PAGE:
Dunkin’ Donuts Fire and Store Closure Hits Small Pennsylvania Town Extremely Hard
Residents of Shamokin, PA, grieve on the local news
Apparently, life in Shamokin, a central Pennsylvania city of under 8,000 people stuck in the no man’s land between New York City and Pittsburgh, is pretty quiet. When the area’s Dunkin’ Donuts shut down due to extensive fire damage—damage caused by arson, no less—it was big news. For the rest of us, however, the biggest news coming out of Shamokin isn’t the actual Dunkin’ Donuts fire, but the reaction from residents TV station WNEP-TV was able to capture for the local news. Local news broadcasts choosing the strangest soundbites they can find from people on the street has kind of become a meme of its own—all sorts of quotable quotes from “I like turtles” to “hide ya wife, hide ya kids” to “ain’t nobody got time for that” come from this wonderful genre—and WNEP’s Nikki Krize landed some good ones.
On camera interviews with residents like Shamokin’s Dutch Smith start simple enough: “I go there every day; I get a chicken bacon croissant or I get some coffee,” he says. “Powerade, if I’m dehydrated.” But that’s just the tip of the iceberg; later he admits, “If I have any legal work that I need to do, I go there. I meet with my attorney’s there.” Look, I’m hoping Smith runs a small business in town, though his ambiguity isn’t doing him any favors.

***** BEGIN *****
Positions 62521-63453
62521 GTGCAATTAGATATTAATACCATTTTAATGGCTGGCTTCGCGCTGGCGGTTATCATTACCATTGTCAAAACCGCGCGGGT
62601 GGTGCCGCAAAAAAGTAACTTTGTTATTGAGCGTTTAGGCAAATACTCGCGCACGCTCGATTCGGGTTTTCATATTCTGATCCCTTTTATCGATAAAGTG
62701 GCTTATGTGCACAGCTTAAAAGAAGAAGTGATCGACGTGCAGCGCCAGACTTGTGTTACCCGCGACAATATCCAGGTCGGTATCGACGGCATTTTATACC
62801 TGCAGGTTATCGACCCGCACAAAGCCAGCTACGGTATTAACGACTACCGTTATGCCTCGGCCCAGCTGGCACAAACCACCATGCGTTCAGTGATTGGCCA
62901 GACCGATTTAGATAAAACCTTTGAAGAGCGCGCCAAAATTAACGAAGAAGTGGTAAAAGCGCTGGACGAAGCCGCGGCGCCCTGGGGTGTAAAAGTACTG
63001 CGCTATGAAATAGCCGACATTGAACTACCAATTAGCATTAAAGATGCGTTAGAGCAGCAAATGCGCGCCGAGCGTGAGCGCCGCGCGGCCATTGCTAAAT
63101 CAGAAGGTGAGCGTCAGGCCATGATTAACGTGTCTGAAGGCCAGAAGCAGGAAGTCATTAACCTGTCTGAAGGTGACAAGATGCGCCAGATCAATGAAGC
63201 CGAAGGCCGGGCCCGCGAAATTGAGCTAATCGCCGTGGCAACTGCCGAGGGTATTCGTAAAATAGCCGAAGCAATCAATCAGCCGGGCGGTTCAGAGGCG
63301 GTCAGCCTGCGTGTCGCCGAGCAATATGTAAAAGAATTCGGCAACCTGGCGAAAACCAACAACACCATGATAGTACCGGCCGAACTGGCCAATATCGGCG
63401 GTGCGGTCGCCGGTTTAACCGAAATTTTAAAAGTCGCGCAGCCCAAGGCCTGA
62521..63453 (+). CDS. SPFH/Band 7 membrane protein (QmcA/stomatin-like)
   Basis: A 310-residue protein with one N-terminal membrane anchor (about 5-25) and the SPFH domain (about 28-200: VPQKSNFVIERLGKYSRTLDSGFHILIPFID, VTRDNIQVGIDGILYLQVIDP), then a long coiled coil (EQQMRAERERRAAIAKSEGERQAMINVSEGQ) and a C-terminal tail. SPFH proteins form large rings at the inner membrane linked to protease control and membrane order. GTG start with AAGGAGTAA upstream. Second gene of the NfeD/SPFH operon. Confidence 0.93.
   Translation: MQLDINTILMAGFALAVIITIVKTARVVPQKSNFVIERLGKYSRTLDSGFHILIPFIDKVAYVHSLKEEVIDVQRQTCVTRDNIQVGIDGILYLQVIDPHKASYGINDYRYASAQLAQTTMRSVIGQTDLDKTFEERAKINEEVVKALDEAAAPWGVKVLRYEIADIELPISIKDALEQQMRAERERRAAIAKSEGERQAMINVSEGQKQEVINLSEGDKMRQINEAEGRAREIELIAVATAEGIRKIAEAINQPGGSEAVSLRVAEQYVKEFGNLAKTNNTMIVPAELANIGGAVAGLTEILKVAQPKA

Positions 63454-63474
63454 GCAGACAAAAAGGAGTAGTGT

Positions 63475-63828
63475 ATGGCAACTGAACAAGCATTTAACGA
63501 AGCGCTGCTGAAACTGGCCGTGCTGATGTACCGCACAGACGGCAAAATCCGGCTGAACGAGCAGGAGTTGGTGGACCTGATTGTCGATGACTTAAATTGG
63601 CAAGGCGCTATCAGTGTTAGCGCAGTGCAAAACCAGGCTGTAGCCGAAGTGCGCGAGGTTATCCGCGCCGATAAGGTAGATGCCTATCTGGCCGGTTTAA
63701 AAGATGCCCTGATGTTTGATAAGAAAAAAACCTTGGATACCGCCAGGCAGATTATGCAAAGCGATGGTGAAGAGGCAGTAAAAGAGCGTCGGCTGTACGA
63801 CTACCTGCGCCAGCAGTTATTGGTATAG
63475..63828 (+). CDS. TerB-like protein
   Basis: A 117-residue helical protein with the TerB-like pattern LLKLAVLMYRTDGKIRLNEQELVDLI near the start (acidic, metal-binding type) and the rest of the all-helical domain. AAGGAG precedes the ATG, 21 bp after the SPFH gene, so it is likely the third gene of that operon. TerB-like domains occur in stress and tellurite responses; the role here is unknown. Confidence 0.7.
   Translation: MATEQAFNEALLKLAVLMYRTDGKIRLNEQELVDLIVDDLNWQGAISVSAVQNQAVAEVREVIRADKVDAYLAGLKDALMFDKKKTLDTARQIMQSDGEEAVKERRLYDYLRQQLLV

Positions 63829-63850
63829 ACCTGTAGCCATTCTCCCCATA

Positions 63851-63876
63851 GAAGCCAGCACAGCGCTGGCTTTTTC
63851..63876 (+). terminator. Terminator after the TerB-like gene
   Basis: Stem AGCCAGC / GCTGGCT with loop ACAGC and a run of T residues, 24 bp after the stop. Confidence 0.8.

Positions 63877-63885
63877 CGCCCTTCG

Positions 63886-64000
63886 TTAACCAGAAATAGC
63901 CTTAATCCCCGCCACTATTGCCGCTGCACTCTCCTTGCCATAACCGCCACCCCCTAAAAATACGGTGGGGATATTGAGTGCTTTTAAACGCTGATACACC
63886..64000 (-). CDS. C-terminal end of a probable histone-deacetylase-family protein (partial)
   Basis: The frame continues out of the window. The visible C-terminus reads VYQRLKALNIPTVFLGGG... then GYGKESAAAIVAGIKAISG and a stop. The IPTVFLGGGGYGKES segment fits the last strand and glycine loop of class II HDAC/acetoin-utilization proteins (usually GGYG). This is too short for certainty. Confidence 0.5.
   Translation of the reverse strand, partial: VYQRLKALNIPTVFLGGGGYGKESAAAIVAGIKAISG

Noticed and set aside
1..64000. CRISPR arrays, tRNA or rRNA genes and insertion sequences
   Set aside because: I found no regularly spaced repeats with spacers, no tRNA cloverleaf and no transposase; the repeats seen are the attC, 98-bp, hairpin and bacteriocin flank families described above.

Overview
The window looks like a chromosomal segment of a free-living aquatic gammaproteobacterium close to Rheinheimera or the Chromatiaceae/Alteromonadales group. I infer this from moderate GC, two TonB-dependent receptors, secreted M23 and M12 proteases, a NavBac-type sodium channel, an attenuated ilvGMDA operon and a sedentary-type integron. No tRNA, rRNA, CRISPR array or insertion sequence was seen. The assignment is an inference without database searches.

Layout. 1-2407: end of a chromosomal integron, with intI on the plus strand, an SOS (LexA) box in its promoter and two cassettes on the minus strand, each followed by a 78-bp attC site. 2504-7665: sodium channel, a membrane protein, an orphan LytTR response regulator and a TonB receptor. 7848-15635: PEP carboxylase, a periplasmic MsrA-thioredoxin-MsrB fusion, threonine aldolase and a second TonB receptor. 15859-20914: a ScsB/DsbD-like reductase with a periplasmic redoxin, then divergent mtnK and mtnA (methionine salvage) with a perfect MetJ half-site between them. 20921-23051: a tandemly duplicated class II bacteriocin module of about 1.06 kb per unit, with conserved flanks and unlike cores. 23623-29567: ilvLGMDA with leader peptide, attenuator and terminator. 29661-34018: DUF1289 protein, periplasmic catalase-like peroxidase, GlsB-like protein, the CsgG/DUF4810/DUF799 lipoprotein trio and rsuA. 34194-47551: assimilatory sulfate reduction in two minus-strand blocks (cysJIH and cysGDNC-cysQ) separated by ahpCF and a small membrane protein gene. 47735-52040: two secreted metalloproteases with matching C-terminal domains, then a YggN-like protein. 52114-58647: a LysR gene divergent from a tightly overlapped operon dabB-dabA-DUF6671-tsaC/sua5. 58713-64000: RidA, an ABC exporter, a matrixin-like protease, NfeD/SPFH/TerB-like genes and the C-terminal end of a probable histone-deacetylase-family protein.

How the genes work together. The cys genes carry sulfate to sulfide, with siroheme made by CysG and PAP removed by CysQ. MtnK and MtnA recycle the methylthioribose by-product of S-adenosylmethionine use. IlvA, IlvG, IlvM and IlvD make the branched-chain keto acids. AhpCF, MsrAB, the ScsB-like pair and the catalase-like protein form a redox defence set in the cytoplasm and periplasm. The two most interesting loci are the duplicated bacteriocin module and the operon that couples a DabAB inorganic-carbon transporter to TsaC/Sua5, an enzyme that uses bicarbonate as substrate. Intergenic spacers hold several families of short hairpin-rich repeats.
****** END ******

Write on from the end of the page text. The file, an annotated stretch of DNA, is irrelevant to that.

But at least Smith knows what Dunkin’ Donuts is selling. “A lot of my friends go in there; get the cold coffee,” Edna Faust says. “‘Iced coffee’ I guess it’s called?” Alright, sure, she’s apparently not the most dedicated of Dunkin’ Donut fans, but that’s OK. Another Dunkin’ fan on the scene, Alba Wehr, says, “Now I have to rely on myself to go to maybe a Turkey Hill, or something, where I don’t like their doughnuts. I’d rather the doughnuts at Dunkin’ Donuts. And I’m kinda dealing with it, but I really miss Dunkin’ Donuts.”
It’s safe to say that Shamokinites loved their Dunkin’. Most people would probably swing by the DD, see it’s closed, and realize they’ll just have to go somewhere else for breakfast. Not many people would loiter on the sidewalk lamenting the situation until the local news shows up. But maybe there aren’t any other options. “It’s the only thing this town has,” Smith says, sadly. Sure, Shamokin is probably a nice little hamlet. But based on the interviews its townsfolk gave, all I can imagine is a place with a sign that reads, “Welcome to Shamokin! We used to have a Dunkin’ Donuts.”
Here’s hoping the Dunkin’ Donuts reopens soon.